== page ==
Replacing lawn with groundcovers and low-growing herbs

plant.babies(Zone 7-8)June 6, 2006

I am looking for someone who has successfully replaced lawn with steppable ground cover and low-growing herbs.

We are considering doing this a bit at a time for our whole front lawn, with small patches of rock garden and paths.

thanks!

D.

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nitrous(60415)

i think it would be awesome. especially coming from someone who has to cut the grass :)
i really like it because it is something out of the ordindary. when i look around my neighborhood, atleast my street, everyone has just grass and i think it would be cool to make a whole rock garden with various green groundcover.

good luck with it!

    Bookmark   June 7, 2006 at 2:47AM
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jannie(z7 LI NY)

I'd love to get rid of my front lawn. Half of it died,anyway. I considered building a checkerboard yard,squares of herbs mixed with ,say,gravel or bricks. DH said no,but I may do it anyway. Those Steppables and thymes look (and smell) so nice.

    Bookmark   June 7, 2006 at 7:57AM
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makalu_gw(z5b NY)

I'd love to have thyme but it doesn't suppress weeds too well so you end up pulling blades of grass everywhere. Ground Ivy (gill) might work - it's a bear to get rid of once planted and covers very well forming a 3-6 inch high mat and survives some foot traffic. It and virginia creeper are fighting it out in a corner of my yard and they've both easily overcome grass.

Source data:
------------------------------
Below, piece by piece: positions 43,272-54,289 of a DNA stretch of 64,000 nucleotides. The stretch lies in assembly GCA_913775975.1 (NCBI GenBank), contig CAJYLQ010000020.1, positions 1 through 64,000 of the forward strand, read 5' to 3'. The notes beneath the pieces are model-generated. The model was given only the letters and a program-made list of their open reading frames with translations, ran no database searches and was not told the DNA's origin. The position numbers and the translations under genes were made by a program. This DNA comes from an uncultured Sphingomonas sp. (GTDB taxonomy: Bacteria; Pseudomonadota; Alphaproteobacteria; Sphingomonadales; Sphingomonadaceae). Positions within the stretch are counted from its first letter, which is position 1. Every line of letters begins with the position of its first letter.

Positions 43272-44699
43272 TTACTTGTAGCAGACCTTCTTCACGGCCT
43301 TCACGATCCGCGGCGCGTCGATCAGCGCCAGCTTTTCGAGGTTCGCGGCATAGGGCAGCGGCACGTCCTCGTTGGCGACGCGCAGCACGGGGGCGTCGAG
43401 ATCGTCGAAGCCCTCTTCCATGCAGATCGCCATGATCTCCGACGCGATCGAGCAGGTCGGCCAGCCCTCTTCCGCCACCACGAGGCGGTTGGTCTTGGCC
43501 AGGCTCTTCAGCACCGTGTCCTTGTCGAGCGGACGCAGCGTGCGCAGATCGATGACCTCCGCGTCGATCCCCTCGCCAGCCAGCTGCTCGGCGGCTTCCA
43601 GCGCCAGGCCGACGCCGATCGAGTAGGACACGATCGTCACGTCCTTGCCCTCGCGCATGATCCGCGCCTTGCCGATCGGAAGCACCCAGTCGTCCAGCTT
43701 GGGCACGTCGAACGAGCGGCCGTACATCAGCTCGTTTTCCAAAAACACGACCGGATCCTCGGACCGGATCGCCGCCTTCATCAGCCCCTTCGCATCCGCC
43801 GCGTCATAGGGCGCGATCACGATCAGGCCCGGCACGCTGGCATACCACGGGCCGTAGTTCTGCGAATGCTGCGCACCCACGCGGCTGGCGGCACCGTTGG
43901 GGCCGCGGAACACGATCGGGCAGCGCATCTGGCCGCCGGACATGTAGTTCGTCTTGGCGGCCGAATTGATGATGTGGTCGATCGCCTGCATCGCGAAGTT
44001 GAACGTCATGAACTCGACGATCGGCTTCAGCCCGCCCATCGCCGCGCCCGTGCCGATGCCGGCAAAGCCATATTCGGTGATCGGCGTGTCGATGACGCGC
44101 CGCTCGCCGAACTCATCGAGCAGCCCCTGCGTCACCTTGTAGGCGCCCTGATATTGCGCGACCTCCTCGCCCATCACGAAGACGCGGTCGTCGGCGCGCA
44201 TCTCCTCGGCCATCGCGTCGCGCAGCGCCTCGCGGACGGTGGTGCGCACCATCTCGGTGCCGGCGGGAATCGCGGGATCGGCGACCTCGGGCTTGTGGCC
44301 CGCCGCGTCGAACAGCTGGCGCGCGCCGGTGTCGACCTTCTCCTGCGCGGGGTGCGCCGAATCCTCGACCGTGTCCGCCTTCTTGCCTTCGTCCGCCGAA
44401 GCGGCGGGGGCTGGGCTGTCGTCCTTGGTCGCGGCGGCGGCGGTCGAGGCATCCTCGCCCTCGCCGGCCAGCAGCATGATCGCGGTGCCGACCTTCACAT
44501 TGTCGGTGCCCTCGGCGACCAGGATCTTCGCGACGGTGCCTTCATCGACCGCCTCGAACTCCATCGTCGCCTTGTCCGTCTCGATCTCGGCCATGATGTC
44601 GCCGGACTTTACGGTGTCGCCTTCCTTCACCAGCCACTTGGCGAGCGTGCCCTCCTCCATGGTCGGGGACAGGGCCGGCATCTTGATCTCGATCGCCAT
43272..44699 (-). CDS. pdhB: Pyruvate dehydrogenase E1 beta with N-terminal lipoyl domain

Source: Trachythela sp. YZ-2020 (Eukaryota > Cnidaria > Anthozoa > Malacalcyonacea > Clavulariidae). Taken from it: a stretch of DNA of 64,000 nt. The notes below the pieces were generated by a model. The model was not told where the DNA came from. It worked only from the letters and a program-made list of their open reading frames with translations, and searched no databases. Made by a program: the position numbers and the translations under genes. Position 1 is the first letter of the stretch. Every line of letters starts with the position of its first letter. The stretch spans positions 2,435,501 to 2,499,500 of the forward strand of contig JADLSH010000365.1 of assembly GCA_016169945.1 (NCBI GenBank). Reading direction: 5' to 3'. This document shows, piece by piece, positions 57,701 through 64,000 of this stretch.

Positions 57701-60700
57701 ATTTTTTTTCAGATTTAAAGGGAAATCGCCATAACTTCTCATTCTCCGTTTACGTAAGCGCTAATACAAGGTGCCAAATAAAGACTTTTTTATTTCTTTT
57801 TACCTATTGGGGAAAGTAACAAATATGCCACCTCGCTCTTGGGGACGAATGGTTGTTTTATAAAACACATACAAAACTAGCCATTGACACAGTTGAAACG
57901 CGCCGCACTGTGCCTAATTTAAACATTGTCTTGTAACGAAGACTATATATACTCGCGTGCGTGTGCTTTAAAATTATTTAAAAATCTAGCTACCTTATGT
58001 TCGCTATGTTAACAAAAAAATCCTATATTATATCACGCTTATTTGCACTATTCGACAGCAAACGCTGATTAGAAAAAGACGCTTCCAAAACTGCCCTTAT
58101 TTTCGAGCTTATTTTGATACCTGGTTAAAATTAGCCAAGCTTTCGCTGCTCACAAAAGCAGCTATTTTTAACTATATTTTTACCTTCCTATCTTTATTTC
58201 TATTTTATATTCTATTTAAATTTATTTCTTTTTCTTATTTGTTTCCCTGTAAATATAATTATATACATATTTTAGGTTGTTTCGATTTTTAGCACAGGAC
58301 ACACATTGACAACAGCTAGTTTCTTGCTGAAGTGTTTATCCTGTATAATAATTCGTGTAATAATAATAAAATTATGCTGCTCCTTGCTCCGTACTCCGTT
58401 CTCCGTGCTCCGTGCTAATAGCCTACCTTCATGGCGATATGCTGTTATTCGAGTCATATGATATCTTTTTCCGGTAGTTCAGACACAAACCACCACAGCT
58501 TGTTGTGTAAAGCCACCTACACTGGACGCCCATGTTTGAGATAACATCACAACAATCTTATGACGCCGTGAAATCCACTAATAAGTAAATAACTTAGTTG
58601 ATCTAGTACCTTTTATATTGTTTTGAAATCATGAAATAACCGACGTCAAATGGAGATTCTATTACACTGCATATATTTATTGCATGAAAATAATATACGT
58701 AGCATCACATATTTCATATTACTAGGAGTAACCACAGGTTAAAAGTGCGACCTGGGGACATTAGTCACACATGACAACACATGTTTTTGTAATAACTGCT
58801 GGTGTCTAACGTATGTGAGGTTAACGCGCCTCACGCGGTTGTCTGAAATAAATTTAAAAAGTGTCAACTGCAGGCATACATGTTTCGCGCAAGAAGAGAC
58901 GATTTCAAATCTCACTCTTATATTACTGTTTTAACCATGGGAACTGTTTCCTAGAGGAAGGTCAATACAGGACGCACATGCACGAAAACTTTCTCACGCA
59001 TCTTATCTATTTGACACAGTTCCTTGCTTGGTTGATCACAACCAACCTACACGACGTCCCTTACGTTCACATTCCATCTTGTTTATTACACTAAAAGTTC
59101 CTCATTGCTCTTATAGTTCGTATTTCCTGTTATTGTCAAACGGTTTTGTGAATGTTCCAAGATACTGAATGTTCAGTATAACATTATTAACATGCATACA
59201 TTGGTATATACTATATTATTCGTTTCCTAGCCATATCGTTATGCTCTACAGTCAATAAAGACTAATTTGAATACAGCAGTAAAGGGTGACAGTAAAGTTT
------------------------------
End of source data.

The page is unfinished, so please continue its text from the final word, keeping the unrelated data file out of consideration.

Bookmark   June 7, 2006 at 1:41PM
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gw:annie-lee

I would be very hesitant to do that. The previous owner of my house did that, and I had to replanted the grass. I also heard many of my neighbors not so favorable comment about my previous yard. Unless your yard is very small, having a whole yard of herb and ground covers may looks strange and uneasy. Nothing beat a nice well maintained green lwan for landscaping. A garden is beautiful only when it sits alongside a clean and neat green lawn. Besides, a herb/ground cover lwan can be a maintenance nightmare in adverse weather conditions such as extreme dry, cold or heat. And, ... can you imaginge taking your family to walk on top of herb and ground covers after dinner?

    Bookmark   June 7, 2006 at 2:45PM
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tucker303(z5CO)

I like the idea. Living where it is hot and dry, I removed the grass along the street, and where a driveway was on the side of the house (the garage is in the alley so I did not need a driveway). All of that is slowing being coverted over to plants. I have lilac bushes, lots of lavendar etc. The part of the lawn closest to the house has has 40% of the lawn removed and plants added. I would like to finish it some day. I left this smaller portion grass cause my dog does like sitting under a tree when I work in front. Where I live in Denver (an older neigborhood built in the 1910's and 1920's), it is very acceptable to convert the front lawn to plantings. As I drive to work, I see more and more people doing it. I love the look of a nice green lawn. On the other hand...I prefer what I have....esp with drought and heat With 20 different irises lining the front I had people stopping to compliment my yard this year. I say go for it...esp if you are in a desert-ish region. Mulching and weed barriers can do wonders for conserving water. Planting plans with the area around is slightly lower helps to retan moisture. Do it!

    Bookmark   June 9, 2006 at 9:25AM
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